SEC vs CFTC: There Can Be Only One: Conclusion
...continued from Part One.
THE GRASS IS ALWAYS GREENER
With so much of the SECís resources devoted to stocks, it is no wonderthat many in the options industry gaze-longingly at the specializedstructure of the futures markets. With the competitive andtechnological situation changing on an almost daily basis, the optionsindustry needs a regulator that understands the nuances of theirproduct.
Unfortunately, many feel that the SEC is not that regulator. ìThe SECis not slow to act so much as they are often not up to speed on theissues facing the options exchanges,î says Thomas Stotts, Director ofthe Options Department at RBC Dain Rauscher. ìAs a result, the optionsexchanges have to spend a great deal of time educating the SEC abouttheir issues before anything can get done.î
TOGETHER AT LAST?
Although many agree that dual regulation is a problem, no consensus canbe reached on how to remedy the situation. One idea is for the SEC tooffload all of its regulatory duties in the options industry to aspecialized body that is similar to the CFTC. The hope is that thisspecialized regulatory body would better understand the vagaries of theoptions industry. While this idea has a great deal of merit, thetremendous overlap between the equity and equity options worldsrequires a regulator with a foot in both markets.
Another idea that is rapidly gaining steam is the notion of merging thetwo regulatory bodies. This concept holds a number of benefits for boththe futures and options industries. On one hand, the merger of the SECand the CFTC would make it much easier for the U.S. futures exchangesto contend with foreign competitors such as Eurex.
At the same time, the options industry hopes that a merger of the twobodies would provide them with a much more efficient and knowledgeableregulator. "It would be nice if some of the CFTCís culture, which ismuch more progressive, could rub off on the SEC,î admits SharonBrown-Hruska, a commissioner with the CFTC
POSITION FROM THE FUTURES PITS
However, not everyone supports ending dual regulation. Quite a fewmembers of the futures industry are worried that a CFTC/SEC mergerwould spell the end of their competitive advantage.
Their opposition to a merger is not difficult to understand. Thefutures markets watched in horror as the SEC forced multiple listing onthe options industry in 1999. As a result of the SECís intervention,the options markets were plunged overnight into a competitivefree-for-all that continues to this day.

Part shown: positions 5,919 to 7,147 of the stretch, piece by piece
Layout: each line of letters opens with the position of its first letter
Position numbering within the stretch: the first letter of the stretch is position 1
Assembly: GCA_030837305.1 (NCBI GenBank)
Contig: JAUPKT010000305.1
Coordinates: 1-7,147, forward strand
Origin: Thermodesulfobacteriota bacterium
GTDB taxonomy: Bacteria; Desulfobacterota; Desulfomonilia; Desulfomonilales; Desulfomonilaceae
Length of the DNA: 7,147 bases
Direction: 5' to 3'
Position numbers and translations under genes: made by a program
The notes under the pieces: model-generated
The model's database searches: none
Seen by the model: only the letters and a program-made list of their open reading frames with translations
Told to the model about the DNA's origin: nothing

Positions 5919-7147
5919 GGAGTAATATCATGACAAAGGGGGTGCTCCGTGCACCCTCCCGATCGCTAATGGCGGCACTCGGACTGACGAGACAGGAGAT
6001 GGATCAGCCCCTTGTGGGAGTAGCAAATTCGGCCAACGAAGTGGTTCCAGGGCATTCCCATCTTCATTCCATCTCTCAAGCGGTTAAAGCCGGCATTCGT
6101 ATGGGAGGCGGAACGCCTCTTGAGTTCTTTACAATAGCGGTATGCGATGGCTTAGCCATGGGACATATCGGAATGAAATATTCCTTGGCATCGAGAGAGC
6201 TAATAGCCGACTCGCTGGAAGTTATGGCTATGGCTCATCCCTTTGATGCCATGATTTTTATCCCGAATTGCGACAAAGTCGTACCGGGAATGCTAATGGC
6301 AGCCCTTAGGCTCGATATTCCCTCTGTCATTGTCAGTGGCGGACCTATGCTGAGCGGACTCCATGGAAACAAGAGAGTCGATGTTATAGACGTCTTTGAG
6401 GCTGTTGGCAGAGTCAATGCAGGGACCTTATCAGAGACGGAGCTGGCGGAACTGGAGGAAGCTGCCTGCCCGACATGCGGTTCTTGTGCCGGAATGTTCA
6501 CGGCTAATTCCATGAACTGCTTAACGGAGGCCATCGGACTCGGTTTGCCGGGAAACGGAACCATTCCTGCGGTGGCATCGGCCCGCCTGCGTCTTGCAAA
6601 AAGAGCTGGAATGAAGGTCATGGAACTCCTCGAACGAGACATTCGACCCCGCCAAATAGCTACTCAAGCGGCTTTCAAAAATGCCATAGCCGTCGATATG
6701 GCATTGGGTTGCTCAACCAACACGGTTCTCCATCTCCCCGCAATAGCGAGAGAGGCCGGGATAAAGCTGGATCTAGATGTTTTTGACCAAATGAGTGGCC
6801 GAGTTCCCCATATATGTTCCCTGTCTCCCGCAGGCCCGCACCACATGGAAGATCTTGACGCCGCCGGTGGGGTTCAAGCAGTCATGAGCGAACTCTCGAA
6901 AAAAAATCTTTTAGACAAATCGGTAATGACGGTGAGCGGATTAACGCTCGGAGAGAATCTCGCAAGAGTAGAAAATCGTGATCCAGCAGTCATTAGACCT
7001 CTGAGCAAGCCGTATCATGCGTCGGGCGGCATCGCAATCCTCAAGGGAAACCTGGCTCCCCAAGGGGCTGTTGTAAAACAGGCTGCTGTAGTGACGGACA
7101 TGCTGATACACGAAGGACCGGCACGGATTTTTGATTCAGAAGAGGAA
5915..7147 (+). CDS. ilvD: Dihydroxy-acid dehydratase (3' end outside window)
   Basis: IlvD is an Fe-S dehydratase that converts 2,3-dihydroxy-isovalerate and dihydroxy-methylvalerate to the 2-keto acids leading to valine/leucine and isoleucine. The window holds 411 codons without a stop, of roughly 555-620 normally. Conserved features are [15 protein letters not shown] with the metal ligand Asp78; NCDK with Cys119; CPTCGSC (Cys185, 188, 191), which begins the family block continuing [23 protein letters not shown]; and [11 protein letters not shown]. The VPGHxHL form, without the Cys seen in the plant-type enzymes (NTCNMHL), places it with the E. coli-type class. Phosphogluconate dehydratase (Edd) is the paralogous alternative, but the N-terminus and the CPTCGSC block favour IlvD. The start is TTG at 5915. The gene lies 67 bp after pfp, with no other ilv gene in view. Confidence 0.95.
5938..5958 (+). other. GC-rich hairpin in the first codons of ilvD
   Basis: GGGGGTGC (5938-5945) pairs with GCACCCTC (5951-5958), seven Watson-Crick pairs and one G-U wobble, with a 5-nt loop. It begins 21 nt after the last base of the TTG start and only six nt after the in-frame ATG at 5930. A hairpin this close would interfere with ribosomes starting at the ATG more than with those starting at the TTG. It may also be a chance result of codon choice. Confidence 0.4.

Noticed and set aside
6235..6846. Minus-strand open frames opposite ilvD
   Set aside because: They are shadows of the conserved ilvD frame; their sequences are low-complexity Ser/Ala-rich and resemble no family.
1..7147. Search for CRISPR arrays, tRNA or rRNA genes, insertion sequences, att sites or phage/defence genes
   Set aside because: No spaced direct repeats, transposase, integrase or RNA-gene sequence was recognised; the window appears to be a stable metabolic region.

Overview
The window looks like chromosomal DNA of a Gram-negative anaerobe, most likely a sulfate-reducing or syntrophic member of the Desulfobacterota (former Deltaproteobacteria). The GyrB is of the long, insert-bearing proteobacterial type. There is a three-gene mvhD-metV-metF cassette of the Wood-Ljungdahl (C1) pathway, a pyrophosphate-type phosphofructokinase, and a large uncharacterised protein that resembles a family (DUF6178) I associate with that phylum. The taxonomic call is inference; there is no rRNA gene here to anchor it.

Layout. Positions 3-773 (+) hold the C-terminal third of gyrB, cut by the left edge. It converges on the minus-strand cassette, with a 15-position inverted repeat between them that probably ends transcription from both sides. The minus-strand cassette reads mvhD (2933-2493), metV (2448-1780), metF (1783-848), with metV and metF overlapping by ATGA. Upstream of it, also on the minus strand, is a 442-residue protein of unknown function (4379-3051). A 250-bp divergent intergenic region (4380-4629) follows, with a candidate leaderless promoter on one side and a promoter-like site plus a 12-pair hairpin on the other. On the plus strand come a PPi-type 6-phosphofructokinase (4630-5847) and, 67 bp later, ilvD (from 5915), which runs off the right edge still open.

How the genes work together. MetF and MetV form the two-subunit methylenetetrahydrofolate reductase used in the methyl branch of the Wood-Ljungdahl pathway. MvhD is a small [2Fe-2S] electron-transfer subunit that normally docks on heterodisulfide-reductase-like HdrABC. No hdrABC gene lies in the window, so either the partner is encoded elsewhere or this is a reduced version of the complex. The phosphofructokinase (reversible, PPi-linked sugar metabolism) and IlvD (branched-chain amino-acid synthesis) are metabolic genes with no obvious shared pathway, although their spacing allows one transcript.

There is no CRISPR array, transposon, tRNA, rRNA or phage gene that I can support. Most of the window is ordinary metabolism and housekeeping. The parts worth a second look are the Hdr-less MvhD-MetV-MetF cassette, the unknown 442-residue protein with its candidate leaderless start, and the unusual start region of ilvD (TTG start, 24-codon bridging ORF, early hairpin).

While this unchecked competition has reduced customer prices, it hasalso given rise to a host of unintended problems. Chief among theseproblems were the loss of experienced liquidity providers, dramaticincreases in technology costs and an explosion in payment for orderflow. No one in the futures industry wants to see these same mistakesrepeated in their markets.
Not surprisingly, a substantial portion of the futures industry iscontent to leave things just the way they are. ìThe futures and optionsindustries operate on two very different models,î says Neal Wolkoff,Chairman and Chief Executive Officer of the American Stock Exchange.ìUnfortunately, the futures industry has argued quite successfullyagainst opening up or merging those models. I think thatís beenextremely shortsighted on their part.î
THE FUTURE LOOKS THE SAME AS TODAY
At the end of the day, there still is no consensus on how to regulatethe derivatives markets. On one hand, you have options exchangesclamoring for a new regulator and for a chance to capture some of themonopolistic protections of the futures markets. On the other hand, youhave the futures industry fighting to protect a fundamental part oftheir business model.
Where does that leave the debate? Unfortunately, at least for the timebeing, itís dead in the water. Although merging the two regulators intoone governing body has many advantages, the entrenched opposition tothis proposal has rendered it all but moot. There are just too manypeople in the futures markets, and in the halls of Congress, with avested interest in the status quo. Until that changes, dual regulationwill continue to haunt the derivatives world.
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